Remarkable timing as I just read today an old research paper that touched upon this on my morning commute. It was by some Freaky guy named Steven Levitt. I'm not sure if anyone else here knows of him, but he wrote the following comment below. I'm sure with enough time one could trace that assertion of fact back to the source in his paper's bibliography.

"High unemployment rates are associated with increases in crimes where monetary gain is the objective, but are negatively related to other crimes", page 21 of Why do increased arrest rates appear to reduce crime: deterrence, incapacitation, or measurement error? NBER Working Paper 5268. September 1995


I tend to agree with Shaffner. From my own experience in Iraq I noticed that many insurgents doing the actual fighting were not doing so because of a strong political motivation but rather as a method required to feed a family. Often, there were not a lot of employment options available and the insurgent base was the only employer. By focusing on employment you can reduce the number of actual fighters available to the true extremist. This is not to imply that increasing the ability of the government to provide local services is not important. A multi-faceted approach will provide the best chance of achieving long term stability.

Lowell Howard

I think Shaffner (#5) and Bennett (#10) have it right.

I've had two tours in Iraq, and my observation was that public projects, while undoubtedly beneficial to resuscitating a struggling populace, ignore the most basic level of Maslow's hierarchy of needs: the physiological.

In order to feed their families, Iraqi men did what they felt was necessary to provide a basic, subsistence-level existence for their children and themselves. In 2004, I experienced this first hand while paying Iraqi laborers $5-6 per day to do manual labor. Legitimate opportunities were few, and insurgent leaders were more than willing to pay an unemployed local national up to $150 (about one month's salary at the time) to launch rockets / mortars into our base camps or set up an IED (improvised explosive device).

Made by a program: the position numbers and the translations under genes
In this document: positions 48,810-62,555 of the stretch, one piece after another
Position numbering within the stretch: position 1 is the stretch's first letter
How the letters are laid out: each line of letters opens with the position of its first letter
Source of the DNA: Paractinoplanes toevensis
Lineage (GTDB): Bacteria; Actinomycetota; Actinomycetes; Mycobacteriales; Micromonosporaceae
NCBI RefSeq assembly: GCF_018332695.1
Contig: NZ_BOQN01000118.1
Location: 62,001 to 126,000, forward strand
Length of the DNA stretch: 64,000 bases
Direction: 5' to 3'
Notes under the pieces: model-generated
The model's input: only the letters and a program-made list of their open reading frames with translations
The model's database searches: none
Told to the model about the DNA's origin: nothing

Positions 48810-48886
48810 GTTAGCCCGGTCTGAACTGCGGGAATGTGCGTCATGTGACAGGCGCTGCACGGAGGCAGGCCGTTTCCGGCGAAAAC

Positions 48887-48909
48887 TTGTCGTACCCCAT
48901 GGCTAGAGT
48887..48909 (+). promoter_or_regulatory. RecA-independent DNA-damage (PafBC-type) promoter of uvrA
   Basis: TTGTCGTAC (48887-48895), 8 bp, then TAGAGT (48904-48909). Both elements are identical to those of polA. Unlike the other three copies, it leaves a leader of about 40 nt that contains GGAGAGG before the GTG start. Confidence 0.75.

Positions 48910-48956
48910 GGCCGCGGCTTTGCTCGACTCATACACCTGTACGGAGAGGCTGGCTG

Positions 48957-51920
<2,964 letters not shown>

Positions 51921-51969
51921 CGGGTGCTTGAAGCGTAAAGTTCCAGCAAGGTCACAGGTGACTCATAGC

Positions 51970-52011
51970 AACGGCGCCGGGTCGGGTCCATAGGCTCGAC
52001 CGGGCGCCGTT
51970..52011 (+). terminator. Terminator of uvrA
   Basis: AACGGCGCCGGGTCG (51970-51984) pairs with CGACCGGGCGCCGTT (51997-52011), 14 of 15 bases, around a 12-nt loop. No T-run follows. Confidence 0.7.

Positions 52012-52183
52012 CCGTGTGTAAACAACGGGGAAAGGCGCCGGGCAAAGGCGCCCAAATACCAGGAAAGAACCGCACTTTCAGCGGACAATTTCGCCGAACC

So, does giving a man a job stop him from becoming a political insurgent? Perhaps not. But left without options, a man will do almost anything to survive.


Mark S.

If foreign aid enters a corrupt system wouldn't we expect it to enhance income differences and resentment among those who get nothing ?


I haven't read the paper to which you are referring so if I am repeating their arguments I apologize.

I wonder if this is variation of that old saw from Ted Gurr about relative deprivation (1970?). Those in absolute deprivation don't have time to rebel but given visible inequities and a bit of free time they join right up. This of course oversimplifies Gurr but it has been a long time.

Skocpol also adopts a more historically constrained version of Gurr's argument in her specification of "revolutionary situation" if I remember correctly.

There are also counterintuitive examples from Africa whereby the people most likely to form and lead nationalist anti-colonial revolutions were from the extreme minority of individuals who were selected by the colonial regime to receive education and other privileges. They met Gurr's conditions of political mobilization, for sure, but others have hypothesized they also met a sort of ideological relative deprivation: they learned about the liberal political ideals of the colonial home country--Locke, Rousseau, Mill, et al--but realized pretty quickly that those same ideals were not being applied to colonial governance and formed political organizations and in some instances paramilitary organizations in response to this asymmetrical application of ideology.

The point of all this is that there are several counterintuitive effects of providing humanitarian aid and employment that can lead to insurgency or other forms of social disruption and, in extreme cases, wars, rebellion and revolution. This is not, of course, an argument for not supplying those things but rather that they need to hire more sociologists like you to assess the effects of programs in order to make sure unintended consequences don't overtake the intended policy goals.



Steve is right. Rebellions tend to happen when things start to improve. For example, Russians rebelled against communism after glasnost. Ireland is another example. People start to feel empowered and the have more resources to use in the rebellion.


Most revolutionary and terrorist leaders have been well educated and often times wealthy men, rarely (though I did not say NEVER) poor men. Upper middle class at least.